Yes. Research data have shown that bilateral Lasik is safe and convenient. This practice is in fact now routine in many centres around the world. Bilateral surgery is even preferred by many patients and surgical centres for the following reasons:
– Half the emotional stress of going through the procedure.
Instead of going through the same procedure twice at different times, bilateral Lasik allows patients to only go through the procedure once. The emotional stress before a surgery is therefore only experienced once instead of twice.
– Half the amount of time off from work and for the recuperation process.
It is recommended that you rest for the day after your LASIK surgery, even the next day if needed, while this might not seem like much, keep in mind that this is per procedure, 2-4 full days of rest would be needed if you choose to receive LASIK surgery for your eyes separately. Having bilateral LASIK gives you the benefits of resting both eyes at the same day as well as recuperation process.
– No problem with double vision and vision intolerance from anisometropia during the interval between the first and second treatment. Anisometropia describes the condition of imbalance vision resulting from grossly differing refractive powers between the two eyes.
In fact, LASIK itself is an effective and safe treatment for anisometropia1.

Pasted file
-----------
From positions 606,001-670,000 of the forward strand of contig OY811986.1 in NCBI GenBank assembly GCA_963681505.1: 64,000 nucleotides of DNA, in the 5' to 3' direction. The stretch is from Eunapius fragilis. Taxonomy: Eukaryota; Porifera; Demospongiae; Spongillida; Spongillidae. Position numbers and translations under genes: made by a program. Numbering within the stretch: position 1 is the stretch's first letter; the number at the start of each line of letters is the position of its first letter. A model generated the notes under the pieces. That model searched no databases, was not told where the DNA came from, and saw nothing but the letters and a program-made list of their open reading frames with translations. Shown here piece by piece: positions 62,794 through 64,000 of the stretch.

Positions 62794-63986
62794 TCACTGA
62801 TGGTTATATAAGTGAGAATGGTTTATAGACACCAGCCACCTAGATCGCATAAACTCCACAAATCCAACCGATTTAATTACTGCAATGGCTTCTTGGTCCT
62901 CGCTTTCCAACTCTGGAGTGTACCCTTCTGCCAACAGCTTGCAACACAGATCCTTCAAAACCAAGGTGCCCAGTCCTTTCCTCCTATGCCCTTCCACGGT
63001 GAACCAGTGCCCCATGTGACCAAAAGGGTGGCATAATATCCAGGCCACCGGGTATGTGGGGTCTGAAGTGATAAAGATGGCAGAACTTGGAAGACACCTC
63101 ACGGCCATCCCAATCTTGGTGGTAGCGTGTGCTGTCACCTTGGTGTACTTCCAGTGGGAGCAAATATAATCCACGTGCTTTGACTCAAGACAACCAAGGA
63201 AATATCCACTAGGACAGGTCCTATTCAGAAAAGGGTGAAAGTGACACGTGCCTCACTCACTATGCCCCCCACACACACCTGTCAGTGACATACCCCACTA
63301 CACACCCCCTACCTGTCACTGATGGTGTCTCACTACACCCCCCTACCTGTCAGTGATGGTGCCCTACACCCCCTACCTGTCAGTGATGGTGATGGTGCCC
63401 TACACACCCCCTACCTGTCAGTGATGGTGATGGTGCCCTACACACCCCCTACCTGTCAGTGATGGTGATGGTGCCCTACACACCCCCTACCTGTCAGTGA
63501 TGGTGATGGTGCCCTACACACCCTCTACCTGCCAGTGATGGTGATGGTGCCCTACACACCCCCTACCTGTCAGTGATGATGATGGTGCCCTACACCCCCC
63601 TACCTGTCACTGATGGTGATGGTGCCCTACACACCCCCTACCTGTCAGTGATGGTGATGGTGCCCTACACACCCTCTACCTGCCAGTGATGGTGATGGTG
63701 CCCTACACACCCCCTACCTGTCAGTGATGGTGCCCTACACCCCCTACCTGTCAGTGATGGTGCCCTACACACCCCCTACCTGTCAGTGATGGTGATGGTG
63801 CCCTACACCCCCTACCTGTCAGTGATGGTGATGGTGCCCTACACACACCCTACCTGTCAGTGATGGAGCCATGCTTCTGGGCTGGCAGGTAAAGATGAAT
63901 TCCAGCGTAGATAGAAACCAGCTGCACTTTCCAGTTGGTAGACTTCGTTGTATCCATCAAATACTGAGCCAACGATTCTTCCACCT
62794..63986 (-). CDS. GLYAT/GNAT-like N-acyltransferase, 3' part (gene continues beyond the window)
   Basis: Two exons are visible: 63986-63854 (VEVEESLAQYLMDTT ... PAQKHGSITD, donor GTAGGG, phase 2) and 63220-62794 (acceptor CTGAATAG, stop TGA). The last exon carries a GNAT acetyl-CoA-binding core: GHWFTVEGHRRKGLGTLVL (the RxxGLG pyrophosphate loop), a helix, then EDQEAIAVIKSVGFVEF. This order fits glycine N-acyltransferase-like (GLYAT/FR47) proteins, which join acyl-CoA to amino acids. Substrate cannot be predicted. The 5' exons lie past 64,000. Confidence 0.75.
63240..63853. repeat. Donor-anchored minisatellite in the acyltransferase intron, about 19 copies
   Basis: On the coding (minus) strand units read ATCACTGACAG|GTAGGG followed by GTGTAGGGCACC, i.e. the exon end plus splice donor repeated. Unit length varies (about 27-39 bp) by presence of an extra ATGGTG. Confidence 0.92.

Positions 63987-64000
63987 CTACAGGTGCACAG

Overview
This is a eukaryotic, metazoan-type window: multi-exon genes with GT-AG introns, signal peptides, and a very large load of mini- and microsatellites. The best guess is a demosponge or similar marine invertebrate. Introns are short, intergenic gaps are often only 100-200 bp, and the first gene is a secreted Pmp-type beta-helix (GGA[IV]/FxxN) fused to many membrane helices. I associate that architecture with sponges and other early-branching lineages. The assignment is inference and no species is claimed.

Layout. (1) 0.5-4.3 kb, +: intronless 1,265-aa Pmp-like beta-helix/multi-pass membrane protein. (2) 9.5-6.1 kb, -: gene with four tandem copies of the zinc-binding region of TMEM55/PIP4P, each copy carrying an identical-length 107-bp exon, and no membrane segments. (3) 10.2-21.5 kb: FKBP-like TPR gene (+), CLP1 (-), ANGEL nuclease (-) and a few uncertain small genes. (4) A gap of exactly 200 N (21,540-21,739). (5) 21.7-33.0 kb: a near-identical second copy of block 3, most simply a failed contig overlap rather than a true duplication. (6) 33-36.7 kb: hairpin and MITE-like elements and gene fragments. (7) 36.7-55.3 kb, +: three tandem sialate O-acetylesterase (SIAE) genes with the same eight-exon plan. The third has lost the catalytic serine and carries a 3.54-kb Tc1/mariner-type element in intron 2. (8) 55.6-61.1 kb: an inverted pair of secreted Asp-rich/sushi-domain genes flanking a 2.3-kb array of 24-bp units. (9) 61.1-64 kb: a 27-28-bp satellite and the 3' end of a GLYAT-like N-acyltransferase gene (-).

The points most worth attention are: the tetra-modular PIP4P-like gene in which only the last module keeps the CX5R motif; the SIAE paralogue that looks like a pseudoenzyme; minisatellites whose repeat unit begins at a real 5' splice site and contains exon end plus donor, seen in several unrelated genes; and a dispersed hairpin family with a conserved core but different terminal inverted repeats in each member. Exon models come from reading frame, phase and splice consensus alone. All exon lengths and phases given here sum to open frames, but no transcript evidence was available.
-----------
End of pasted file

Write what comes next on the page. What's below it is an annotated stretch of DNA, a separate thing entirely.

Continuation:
However, some surgical centres and patients may elect to have the eyes treated separately for the following reasons:
– Fear of having both eyes operated on at the same time.
If you, as a patient, are extremely uncomfortable with the idea of having both of your eyes operated on at the same time, it is recommended that you go with other solution that you are most comfortable with. Such as separate LASIK procedures.
– Concerns about bilateral eye infection.
While there is a risk for eye infection, the serious eye infection rate is about one in five thousand eyes.
– Reduced risk of bilateral overcorrection.
As with the single-eye LASIK treatment, careful evaluation and consideration is needed before any decision. Discuss with your doctor based on your personal risk factors to understand your risk of bilateral overcorrection.
- Laser in situ keratomileusis for anisometropia in adult patients, Haili Li, MD, Ph D, Guy Chan, MD, FACS.